United States District Court, Eastern District of Louisiana
THE ESTATE OF LOUIS D. HAUSER ET AL
WESTCHESTER SURPLUS LINES INSURANCE COMPANY
ORDER AND REASONS
HELEN G. BERRIGAN UNITED STATES DISTRICT JUDGE
Before the Court are a Motion for Partial Summary Judgment on the Issue of Increased Cost of Construction/Code Upgrades (Rec. Doc. 44); Motion in Limine (Rec. Doc. 45); Motion for Leave to Supplement Record for the Motion in Limine (Rec. Doc. 49); and Motion to Strike, or in the Alternative, to Limit Expert Testimony (Rec. Doc. 42) filed by defendant, Westchester Surplus Lines Insurance Company ("WSLIC"). Having considered the record, the law, and the memoranda of counsel, the Court hereby and for the reasons that follow:
1. GRANTS IN PART and DENIES IN PART the Motion for Partial Summary Judgment (Rec. Doc. 44);
2. GRANTS the Motion for Leave to Supplement Record for the Motion in Limine (Rec. Doc. 49);
3. DENIES the Motion in limine (Rec. Doc. 45); and
4. GRANTS IN PART and DENIES IN PART the Motion to Strike (Rec. Doc. 42).
I. Factual background
This case concerns a dispute over the amount of payment owed on an insurance policy covering commercial properties in the New Orleans area. Plaintiffs own a number of pieces of commercial real estate in Louisiana covered by an insurance policy issued by WSLIC ("the policy"). Rec. Doc. 1 at ¶7. On August 28, 2012, these properties sustained damage from Hurricane Isaac. Id . at ¶8. The policy issued by WSLIC was active at the time. Rec. Doc. 8 at ¶8.
According to plaintiffs, shortly after Hurricane Isaac, they notified WSLIC of the damage to their property and allowed WSLIC's adjusters and consultants to inspect the properties. Rec. Doc. 1 at ¶10. Plaintiffs aver that they are entitled to $1, 094, 641.75 under the policy. Id . At ¶9. However, WSLIC agreed to pay plaintiffs only $208, 848.35. Id . at ¶11.
On August 28, 2013, plaintiffs filed this lawsuit against WSLIC, alleging breach of contract, breach of duty to properly adjust their insurance claim, and failure to provide timely payment after receipt of proof of loss. Rec. Doc. 1 at ¶12-17. In January 2015, WSLIC filed the instant motions, which plaintiffs have opposed.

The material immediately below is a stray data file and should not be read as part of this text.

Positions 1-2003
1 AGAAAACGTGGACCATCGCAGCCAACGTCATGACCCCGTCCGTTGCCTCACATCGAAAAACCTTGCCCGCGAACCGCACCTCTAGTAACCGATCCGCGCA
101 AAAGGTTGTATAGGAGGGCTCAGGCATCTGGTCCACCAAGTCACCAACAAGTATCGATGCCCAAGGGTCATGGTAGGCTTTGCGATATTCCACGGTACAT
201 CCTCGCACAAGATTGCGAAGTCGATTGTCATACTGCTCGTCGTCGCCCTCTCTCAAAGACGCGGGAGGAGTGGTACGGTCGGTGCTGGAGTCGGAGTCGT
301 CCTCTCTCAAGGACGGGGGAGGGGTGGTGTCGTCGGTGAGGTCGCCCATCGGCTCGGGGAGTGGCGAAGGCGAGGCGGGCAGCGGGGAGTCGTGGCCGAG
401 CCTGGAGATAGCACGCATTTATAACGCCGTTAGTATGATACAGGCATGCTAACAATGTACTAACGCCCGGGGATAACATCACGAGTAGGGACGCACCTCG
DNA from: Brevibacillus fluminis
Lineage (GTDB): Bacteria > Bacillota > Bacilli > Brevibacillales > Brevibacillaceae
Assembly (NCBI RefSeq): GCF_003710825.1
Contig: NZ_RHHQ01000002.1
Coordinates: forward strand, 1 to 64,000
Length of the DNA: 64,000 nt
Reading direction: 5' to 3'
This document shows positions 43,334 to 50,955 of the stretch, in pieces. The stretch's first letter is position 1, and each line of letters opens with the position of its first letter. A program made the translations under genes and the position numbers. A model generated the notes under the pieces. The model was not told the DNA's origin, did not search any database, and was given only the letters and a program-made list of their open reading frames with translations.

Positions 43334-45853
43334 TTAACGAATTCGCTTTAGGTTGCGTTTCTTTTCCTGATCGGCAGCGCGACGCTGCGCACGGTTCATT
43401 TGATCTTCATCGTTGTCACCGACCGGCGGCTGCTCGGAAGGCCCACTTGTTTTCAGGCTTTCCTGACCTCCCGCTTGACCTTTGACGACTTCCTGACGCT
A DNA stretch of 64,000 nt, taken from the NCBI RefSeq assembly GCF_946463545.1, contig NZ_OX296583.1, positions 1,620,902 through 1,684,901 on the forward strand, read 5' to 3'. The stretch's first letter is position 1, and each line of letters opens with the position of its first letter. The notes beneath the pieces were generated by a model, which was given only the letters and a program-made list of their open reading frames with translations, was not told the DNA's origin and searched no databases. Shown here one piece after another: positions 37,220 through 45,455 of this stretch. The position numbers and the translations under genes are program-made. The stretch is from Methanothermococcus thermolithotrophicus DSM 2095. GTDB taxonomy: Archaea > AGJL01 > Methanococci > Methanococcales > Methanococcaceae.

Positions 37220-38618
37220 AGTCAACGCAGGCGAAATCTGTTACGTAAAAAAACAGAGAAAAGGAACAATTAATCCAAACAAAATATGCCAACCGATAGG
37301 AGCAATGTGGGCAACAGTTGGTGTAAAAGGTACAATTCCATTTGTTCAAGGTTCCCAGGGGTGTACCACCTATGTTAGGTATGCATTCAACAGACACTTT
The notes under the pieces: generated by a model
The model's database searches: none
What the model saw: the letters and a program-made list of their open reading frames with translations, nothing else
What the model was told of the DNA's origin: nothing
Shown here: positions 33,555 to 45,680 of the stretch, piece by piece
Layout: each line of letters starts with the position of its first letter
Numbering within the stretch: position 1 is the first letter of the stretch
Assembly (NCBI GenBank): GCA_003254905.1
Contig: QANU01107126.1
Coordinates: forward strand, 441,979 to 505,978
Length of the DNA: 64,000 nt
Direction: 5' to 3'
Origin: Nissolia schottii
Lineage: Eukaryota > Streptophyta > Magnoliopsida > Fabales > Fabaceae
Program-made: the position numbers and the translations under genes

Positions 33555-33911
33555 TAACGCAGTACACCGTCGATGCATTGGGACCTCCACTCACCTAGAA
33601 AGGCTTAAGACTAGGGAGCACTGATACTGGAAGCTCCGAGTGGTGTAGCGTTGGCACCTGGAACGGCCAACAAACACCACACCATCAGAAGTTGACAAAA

II. Law and Analysis
a. Increased Cost of Construction provision
WSLIC moves for partial summary judgment on the issue of whether the Policy limits coverage of Plaintiffs' claim. WSLIC argues that a section of the policy known as the Increased Cost of Construction provision expressly excludes from coverage 1) any costs to bring property into compliance with ordinance or law that was not compliant prior to Hurricane Isaac and 2) any costs for required upgrades that took place after August 29, 2014. Rec. Doc. 44-1 at 1-2. In response, plaintiffs claim that they are not seeking any increased construction costs to comply with ordinance or law, but rather, seek only to repair the property to the same condition it was in prior to Hurricane Isaac. Rec. Doc. 55 at 2. Plaintiffs further contend that because there is no actual controversy relating to increased construction costs, that the Court's judgment on the issue is prohibited. Id .
The Court will first discern whether there is indeed a controversy over the policy provisions in question. The Policy's Increased Cost of Construction provision provides that the insurer "will pay the increased cost incurred to comply with enforcement of an ordinance or law in the course of repair, rebuilding or replacement of damaged parts of that property" unless 1) the insured was required to comply with the ordinance or law when the building was damaged, but failed to comply, or 2) the repairs or replacement are made more than two years after the damage was incurred. Rec. Doc. 44-2 at 4-5. In addition, even if the damaged building qualifies for payment for increased cost of construction, the provision puts a cap of $10, 000 or 5% the value of the damaged building for such additional coverage. Id .
Although plaintiffs state that they do not seek coverage that would implicate any of these provisions, WSLIC challenges this claim. WSLIC points to repairs to an existing parapet wall at the Property which an inspection report deemed to be non-compliant with current building code wind load requirements. Rec. Doc. 44-3. The same report described damage to the parapet wall. Id . Thus, even if plaintiff seeks only to restore the property to its pre-storm condition, the report shows that such restoration would likely require additional costs to bring the potentially non- compliant parapet wall into compliance. Accordingly, the Court finds that there is a controversy with regards to ...